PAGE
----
In our column Poetry Rx, readers write in with a specific emotion, and our resident poets—Sarah Kay, Kaveh Akbar, and Claire Schwartz—take turns prescribing the perfect poems to match. This week, Sarah Kay is on the line.
My cousin is getting married in a month. We were born ten days apart, which we take pride in like we planned it, and grew up like sisters. We drifted a bit and now work different hours and are states away. We have a tradition of writing something to each other before momentous occasions. I’ve always looked up to her—she’s an adventurous, kind soul and has shouldered a lot of unexpected responsibility with grace. I have this well of happiness for her and her soon-to-be husband, but I’m having trouble expressing it. I know she’d appreciate even a simple “I’m so happy for you,” but I want to say more. I feel both giddiness and this more stable undercurrent of joy for them. Can you help point me in a direction for well wishes like these? Are there any you hold dear to your heart?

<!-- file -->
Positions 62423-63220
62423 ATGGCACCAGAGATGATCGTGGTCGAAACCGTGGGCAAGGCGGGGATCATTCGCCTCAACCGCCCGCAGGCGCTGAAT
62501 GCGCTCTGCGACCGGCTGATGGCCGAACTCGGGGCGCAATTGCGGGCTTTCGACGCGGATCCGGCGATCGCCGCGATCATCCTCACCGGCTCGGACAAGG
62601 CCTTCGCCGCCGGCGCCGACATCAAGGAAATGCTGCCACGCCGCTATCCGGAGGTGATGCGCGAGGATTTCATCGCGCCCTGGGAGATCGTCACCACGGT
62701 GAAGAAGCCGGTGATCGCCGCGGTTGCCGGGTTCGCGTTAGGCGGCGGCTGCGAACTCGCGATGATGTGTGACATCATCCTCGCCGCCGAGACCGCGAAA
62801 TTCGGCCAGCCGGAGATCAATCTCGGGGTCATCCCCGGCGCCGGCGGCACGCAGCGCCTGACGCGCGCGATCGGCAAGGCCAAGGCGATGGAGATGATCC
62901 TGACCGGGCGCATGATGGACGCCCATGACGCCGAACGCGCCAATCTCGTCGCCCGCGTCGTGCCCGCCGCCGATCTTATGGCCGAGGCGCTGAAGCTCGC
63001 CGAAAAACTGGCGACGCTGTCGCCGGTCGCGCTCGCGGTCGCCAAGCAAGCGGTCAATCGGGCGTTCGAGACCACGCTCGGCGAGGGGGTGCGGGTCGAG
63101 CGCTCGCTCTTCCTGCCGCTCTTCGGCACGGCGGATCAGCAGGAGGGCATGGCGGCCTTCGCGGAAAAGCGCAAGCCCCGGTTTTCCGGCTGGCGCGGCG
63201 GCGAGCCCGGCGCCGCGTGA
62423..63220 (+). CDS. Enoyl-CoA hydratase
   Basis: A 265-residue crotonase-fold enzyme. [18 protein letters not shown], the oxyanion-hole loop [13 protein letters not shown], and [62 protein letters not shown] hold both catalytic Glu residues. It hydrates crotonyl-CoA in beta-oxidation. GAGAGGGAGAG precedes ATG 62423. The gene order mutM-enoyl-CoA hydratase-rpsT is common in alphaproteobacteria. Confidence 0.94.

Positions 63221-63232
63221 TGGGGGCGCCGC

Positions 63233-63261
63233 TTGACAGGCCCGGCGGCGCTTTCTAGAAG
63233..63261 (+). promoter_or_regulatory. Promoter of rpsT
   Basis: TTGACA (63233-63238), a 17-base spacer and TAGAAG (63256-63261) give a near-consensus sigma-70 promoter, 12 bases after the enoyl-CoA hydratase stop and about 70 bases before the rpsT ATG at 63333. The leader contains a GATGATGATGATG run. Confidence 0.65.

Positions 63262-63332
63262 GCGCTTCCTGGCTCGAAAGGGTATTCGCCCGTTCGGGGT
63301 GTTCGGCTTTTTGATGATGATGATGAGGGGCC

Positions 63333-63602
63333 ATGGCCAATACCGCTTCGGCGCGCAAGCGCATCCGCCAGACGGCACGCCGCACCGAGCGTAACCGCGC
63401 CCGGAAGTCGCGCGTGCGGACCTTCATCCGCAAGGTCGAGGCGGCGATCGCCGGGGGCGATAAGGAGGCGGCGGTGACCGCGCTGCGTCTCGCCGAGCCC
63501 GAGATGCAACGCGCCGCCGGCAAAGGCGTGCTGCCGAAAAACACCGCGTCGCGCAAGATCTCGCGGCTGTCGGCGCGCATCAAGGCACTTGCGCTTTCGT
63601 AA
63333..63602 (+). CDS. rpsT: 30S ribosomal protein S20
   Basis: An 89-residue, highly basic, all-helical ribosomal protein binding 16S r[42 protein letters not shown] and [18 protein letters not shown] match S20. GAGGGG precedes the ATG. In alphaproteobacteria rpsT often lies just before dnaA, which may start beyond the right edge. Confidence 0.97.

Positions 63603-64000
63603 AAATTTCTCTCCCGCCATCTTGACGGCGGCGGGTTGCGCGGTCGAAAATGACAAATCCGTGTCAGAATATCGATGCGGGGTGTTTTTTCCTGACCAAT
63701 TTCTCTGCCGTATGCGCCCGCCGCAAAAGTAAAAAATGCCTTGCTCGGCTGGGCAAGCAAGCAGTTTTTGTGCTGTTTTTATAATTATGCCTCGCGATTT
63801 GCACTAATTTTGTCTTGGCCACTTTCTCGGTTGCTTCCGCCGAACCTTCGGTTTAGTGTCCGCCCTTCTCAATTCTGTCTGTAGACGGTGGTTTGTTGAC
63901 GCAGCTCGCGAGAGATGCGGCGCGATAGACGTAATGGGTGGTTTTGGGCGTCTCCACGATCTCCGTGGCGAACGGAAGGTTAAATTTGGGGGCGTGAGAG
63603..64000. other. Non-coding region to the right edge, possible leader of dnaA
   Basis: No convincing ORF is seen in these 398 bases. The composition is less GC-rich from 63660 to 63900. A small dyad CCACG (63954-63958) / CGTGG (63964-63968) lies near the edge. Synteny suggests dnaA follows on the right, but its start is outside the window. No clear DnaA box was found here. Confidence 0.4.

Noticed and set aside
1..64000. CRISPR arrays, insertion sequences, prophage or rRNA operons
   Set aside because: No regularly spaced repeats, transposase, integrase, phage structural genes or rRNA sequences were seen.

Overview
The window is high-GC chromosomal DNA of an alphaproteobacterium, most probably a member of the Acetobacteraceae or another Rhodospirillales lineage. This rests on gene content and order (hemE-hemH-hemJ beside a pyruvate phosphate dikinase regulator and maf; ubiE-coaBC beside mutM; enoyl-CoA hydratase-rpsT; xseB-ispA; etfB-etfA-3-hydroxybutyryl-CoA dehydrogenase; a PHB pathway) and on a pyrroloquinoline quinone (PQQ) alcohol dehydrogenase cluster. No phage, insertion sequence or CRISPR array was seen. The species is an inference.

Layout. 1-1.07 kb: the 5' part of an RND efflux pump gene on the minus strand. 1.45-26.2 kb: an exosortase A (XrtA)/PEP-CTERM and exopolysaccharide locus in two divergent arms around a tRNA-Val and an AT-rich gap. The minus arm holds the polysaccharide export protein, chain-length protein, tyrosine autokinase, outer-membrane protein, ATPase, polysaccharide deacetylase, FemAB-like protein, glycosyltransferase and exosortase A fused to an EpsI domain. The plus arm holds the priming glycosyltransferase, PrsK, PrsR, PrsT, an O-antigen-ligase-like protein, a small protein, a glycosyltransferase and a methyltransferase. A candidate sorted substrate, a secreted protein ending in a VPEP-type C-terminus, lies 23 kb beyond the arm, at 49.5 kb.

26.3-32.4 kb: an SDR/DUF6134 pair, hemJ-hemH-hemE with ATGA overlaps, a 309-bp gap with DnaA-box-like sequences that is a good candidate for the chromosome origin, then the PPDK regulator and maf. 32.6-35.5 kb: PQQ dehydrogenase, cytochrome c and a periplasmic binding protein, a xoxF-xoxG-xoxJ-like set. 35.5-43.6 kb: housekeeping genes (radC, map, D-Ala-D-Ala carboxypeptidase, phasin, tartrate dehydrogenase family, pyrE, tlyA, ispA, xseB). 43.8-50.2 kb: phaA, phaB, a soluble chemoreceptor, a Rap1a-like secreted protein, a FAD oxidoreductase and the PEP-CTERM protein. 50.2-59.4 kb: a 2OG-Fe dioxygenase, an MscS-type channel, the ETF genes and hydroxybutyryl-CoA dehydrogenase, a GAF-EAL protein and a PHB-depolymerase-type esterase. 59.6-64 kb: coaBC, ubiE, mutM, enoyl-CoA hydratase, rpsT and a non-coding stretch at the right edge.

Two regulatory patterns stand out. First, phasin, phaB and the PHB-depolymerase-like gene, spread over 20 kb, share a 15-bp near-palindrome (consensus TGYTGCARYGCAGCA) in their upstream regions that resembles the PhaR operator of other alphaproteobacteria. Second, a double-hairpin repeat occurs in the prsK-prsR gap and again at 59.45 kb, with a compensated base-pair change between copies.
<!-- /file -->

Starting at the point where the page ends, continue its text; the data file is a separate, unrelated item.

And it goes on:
One of the most common requests that poets get is to recommend poems for weddings. Sometimes we get asked to write original pieces for close friends, sometimes just to help find one for someone else to read. There are so many excellent love poems, and it’s difficult to pick the right wedding poem for a couple I don’t know. But wedding season is approaching, and I bet many folks will be writing in with similar requests soon, so I will give this one a shot. For you, for your cousin, let’s read “On the Occasion of Your Wedding,” by Sandra Beasley. Sandra writes:
People will tell you it is natural
to pair off. People say this despite
the Pope, in his backseat built for one.
People say this despite the cuttlefish,
with three hearts of his own and no room
for more …